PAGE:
Current food labelling laws & information on food contents provided to the public are changing.
The Food Information Regulations 2013 (FIR) changed in 2013 in order for the UK to comply with EU Food Information for Consumers (FIC) legislation. This law must be complied with by 13th December 2014 – but please don’t think that means you have all the time in the world to get your catering business ready.
Legislation covers all areas of the food industry but this blog is only covering food businesses who deal with unwrapped food because they have never before had to respond to this type of legislation. These operations such as caterers, deli’s bakers, coffee/tea shops, pubs, restaurants etc have to declare any food allergens in their food that could affect consumers. So to break this down into manageable chunks –
Firstly whether your business is gourmet or street food:
The law states that any Food Business Operator (FBO) supplying food to the public will be covered to some degree by FIR 2013. However private individuals preparing and providing food for a occasional events are not covered unless they are preparing that food as part of their business activities as an FBO, in other words the occasional handling, serving, & preparation of food at events such as school fetes, village fairs, cricket club b-b-q etc are not covered unless being provided by a food business.
So, the next important part is:
Products sold loose or in catering businesses
If you run a catering business, or you sell food loose or package it for sale in your shop, you will need to show:
◦ the name of the food
◦ if ingredients have been irradiated or genetically modified
◦ certain warnings
◦ any food additive you have added
◦ from December 2014, allergen information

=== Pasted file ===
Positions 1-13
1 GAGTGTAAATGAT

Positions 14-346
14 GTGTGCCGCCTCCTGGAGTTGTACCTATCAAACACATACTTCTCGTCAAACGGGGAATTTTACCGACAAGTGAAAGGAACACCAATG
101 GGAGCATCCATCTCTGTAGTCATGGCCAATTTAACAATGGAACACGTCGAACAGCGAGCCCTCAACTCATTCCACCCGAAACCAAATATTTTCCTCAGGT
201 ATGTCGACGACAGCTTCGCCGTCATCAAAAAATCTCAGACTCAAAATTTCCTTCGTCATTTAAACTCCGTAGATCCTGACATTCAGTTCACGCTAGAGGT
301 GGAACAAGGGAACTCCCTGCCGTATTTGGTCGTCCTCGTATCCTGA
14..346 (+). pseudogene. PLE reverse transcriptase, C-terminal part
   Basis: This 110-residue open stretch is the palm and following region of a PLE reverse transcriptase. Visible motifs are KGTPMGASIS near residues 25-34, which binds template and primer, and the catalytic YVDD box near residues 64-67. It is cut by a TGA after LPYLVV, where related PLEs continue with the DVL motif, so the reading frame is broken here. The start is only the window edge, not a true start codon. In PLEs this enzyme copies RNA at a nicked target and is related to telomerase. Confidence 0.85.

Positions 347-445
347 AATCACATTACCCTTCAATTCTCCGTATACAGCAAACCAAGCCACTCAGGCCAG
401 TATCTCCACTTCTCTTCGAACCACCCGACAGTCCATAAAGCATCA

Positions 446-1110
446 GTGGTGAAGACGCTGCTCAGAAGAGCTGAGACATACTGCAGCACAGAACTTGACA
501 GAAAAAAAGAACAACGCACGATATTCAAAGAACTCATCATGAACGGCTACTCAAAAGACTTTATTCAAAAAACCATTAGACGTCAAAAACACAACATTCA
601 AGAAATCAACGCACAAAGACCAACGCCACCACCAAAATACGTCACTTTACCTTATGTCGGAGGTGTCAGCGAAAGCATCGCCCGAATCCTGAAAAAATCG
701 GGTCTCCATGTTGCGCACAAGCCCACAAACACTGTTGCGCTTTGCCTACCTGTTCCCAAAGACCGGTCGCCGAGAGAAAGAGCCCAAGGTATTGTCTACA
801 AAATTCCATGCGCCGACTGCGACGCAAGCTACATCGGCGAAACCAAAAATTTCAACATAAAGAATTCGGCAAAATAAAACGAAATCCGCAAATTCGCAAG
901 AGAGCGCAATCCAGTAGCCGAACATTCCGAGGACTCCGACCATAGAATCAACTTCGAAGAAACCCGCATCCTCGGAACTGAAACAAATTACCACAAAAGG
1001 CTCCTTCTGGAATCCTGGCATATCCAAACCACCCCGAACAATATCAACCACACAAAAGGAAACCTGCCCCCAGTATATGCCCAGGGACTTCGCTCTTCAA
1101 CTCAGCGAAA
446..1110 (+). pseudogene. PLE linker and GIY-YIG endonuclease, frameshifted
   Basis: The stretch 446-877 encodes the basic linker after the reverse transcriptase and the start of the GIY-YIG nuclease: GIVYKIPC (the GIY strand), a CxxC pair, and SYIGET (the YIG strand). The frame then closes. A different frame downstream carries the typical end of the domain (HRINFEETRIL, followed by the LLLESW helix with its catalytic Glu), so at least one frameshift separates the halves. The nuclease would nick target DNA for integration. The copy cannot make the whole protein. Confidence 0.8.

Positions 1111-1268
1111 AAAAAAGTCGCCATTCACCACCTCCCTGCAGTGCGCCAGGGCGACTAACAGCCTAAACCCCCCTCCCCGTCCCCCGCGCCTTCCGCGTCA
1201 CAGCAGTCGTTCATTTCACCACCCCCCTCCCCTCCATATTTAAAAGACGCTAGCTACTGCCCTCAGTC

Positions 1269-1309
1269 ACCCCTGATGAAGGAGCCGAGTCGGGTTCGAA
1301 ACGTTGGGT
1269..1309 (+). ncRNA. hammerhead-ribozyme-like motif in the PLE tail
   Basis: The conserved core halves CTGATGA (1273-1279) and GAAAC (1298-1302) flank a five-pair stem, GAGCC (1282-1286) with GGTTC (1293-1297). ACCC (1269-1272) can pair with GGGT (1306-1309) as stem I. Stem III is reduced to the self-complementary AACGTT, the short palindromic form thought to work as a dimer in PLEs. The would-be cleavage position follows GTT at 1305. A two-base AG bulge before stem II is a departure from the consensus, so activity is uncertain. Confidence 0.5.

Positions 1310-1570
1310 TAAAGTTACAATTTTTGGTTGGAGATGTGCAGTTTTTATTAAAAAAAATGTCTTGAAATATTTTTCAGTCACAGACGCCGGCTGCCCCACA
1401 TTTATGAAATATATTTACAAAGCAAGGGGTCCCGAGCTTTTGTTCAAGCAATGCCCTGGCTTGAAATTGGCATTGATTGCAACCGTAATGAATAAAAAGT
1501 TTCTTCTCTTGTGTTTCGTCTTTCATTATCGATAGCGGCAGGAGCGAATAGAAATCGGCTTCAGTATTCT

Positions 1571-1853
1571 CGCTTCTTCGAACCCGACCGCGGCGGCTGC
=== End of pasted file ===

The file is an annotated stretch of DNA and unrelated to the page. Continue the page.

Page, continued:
So, to saveyou having to look it up for now those Allergens are:
◦ cereals containing gluten – including wheat, rye, barley, oats
◦ crustaceans – including prawns, crab and lobster
◦ molluscs – including squid, mussels, cockles and snails
◦ nuts (peanuts & tree nuts)
◦ sesame seeds
◦ soya beans or derivative product (soya milk)
◦ sulphur dioxide or sulphites (additives)
The difficult bit – how do you do it?
The information can be written on the menu, on chalkboards or provided verbally by a trained, appropriate member of staff or other suitable formats as long as it is made readily available to the consumer. The law says that it must be clear, conspicuous & not hidden away. If information is to be provided verbally by a member of staff, then you have to ensure that customers know that this is how they can receive that information by displaying a notice, adding a statement to the menu, or similar.
It is no longer acceptable to say “I don’t know” or deny any knowledge, nor is it any longer acceptable for a “blanket” type statement saying that “all foods may contain allergens”.
This issue has got to be addressed – it will not go away.
Failure to comply with this legislation or to give false or incomplete information can result in improvement notices, prosecution, fines or imprisonment, much the same as failure to comply with any other Food Safety legislation – so get started, you have your work cut out!
You will have to research menu items, suppliers & recipes to identify all ingredients, you have to decide how you wish to display the information – if you regularly change your menu, then staff knowledge is possibly the best route, if you have a static menu then printed versions will suffice, as long as nothing changes.
Staff training needs to be dealt with, kitchen & front of house staff will need to understand the implications of getting this wrong & know accurate information & how to communicate this to customers.
There is plenty of information available, including this guide – some clear, some confusing, if you need help or guidance with this, especially training for yourselves & your teams, let me know – I’d be happy to help.